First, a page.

Friday, April 29, 2011

Hogtown Bayou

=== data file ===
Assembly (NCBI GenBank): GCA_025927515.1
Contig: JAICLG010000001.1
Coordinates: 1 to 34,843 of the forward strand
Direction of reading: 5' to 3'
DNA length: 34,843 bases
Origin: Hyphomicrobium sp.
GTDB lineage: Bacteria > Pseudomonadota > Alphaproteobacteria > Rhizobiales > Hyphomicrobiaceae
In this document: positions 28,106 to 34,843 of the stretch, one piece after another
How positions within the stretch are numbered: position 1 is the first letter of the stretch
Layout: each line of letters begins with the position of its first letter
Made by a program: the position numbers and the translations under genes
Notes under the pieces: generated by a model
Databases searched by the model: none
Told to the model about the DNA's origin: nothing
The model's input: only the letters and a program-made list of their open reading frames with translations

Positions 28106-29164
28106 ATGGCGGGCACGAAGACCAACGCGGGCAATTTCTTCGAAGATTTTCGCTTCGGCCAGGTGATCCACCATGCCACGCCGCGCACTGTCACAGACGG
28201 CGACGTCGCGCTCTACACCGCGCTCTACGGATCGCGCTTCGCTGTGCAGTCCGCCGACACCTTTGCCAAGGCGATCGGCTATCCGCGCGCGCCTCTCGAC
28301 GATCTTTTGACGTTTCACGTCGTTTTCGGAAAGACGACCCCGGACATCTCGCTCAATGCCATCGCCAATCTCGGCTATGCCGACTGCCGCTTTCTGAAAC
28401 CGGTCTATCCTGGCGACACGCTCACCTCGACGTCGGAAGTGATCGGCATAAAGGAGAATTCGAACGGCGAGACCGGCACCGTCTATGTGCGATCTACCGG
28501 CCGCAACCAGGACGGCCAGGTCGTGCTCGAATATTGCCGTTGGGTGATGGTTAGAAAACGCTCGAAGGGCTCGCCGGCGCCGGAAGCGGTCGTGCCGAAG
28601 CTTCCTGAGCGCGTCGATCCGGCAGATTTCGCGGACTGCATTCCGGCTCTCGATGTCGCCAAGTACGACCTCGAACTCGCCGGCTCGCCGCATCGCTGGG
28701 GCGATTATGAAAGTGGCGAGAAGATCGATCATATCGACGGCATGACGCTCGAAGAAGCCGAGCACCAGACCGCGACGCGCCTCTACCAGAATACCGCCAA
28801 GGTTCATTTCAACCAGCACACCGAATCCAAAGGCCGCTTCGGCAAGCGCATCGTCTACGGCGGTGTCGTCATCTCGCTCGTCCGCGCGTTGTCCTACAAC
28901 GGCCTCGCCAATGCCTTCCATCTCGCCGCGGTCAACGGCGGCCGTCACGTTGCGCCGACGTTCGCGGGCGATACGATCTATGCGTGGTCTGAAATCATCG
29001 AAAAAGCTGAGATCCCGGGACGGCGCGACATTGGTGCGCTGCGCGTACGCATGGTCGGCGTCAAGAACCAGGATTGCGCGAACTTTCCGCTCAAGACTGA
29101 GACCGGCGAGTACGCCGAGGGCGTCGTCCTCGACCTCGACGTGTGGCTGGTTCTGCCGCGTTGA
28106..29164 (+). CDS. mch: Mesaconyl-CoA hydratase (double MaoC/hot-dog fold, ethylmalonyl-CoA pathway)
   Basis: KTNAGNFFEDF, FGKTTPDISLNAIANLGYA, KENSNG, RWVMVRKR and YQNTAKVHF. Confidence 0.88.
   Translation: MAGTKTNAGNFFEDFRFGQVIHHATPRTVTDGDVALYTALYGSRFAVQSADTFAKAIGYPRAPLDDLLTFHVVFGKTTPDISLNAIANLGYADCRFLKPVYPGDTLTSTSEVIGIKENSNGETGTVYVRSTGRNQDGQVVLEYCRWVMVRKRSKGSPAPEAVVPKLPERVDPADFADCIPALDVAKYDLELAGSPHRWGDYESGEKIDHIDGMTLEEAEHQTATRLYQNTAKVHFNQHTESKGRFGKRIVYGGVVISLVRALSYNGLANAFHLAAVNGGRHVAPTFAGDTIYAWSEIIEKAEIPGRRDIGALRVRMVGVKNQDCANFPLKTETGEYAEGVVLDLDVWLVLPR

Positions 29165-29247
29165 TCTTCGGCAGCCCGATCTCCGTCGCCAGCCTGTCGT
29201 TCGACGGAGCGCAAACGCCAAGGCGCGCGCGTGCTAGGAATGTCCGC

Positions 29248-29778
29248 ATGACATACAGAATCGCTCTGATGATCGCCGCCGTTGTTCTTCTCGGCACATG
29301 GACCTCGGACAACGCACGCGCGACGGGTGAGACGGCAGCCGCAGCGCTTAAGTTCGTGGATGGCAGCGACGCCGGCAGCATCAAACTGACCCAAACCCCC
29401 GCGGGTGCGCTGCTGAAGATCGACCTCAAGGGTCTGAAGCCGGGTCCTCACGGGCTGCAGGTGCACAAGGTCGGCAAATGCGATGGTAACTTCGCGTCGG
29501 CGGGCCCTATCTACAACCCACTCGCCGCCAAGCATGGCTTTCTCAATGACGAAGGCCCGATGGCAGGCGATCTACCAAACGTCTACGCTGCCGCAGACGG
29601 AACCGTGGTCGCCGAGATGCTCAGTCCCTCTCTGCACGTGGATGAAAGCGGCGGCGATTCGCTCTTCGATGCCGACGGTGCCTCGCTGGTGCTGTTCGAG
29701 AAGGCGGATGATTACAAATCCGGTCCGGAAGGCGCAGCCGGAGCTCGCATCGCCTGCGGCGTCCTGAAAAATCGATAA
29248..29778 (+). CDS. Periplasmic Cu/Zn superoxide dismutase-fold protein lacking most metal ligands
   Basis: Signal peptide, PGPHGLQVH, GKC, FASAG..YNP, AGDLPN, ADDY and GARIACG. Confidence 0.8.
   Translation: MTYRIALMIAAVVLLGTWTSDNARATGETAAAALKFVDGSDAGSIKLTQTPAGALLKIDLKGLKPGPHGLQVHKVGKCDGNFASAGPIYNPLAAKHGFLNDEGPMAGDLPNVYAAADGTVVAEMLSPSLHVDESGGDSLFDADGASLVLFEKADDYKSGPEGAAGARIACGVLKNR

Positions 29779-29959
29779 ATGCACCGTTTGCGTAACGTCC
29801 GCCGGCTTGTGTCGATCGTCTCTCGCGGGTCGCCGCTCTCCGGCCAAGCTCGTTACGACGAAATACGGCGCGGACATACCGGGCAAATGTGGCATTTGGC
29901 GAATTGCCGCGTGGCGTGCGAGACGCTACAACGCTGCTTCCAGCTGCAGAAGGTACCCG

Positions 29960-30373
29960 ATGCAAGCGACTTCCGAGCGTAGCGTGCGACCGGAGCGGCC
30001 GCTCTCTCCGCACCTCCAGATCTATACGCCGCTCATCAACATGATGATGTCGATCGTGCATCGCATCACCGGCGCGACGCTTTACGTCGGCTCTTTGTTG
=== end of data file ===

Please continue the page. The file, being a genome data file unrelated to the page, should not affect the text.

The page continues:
Jim is camped for the night just down the inside of the west point of Hogtown Bayou.  He got underway at about 9:30 AM.  We did a bit of truck portage and took him down to a National Wildlife refuge just east of Fort Walton Beach.  That avoided his having to worry about the restricted space near Eglin AFB at Ft. Walton.  While he was on a couple of days off he managed to get a minor repair done to IBI where a small fiberglass upright for a stowage space had given way.  It was no big matter, but the space is a matter of convenience when underway.  The repair with epoxy took all of about 5 minutes and was completely set up in 4 hours.  Jim has apparently not eaten enough when underway, burning about 3000-5000 calories per day, especially while battling headwinds during the past week.  As a consequence, he got kind of run down.  A good friend on the net suggested that he needs to be eating at least 5 times per day to keep up with the output.  To that end, Jim is adding flat-bread slathered with peanut butter, with a good trail mix topping.  The flat bread is then rolled for stowage and eaten like a taquito.  He's also adding a power bar or two to his daily intake.  In order to make some mileage he hates to stop long enough to make meals, so he had been doing without a noon meal and not taking in any other fuel except Gator Aid added to his drinking water.  His friend suggested that he needed to add fuel to the furnace, so that is now being done.  Jim remains in good spirits and is paddling away.  We both extend our thoughts and prayers of condolence to all those who have been caught in the savage storms of the past week here in the southeastern United States.  The fish camp here suffered a bit from the windstorm with a greenhouse being totally blown out.  It is an aluminum frame affair, and all the panels and clips blew into the pig pens just in back of where the greenhouse was situated.  A frantic gathering of those materials was necessary before the big sows took a notion to eat them.  It is now being reconstructed with some difficulty.  At least they have the materials - which is more than many people in this region have been left with.  Jim will attempt to reach Pt. Washington tomorrow, with 15-25 knot headwinds being forecast, and about a 12 mile distance to run.  If he can get into the canal he should be pretty well sheltered from the wind.  The only thing he'll have to worry about then will be the commercial traffic that transits that same canal.  We've been assured that there are plenty of camping places available on the banks of the "ditch" where he can spend the nights as he transits the canal down to Apalachicola.  Let's hope the weather holds long enough for him to make the run down to the more sheltered area of the canal.  Please let everyone know about the venture and what Jim is hoping to accomplish for Save the Children.  Thanks to each of you for your support as Jim travels this watery trail. Happy Paddling!

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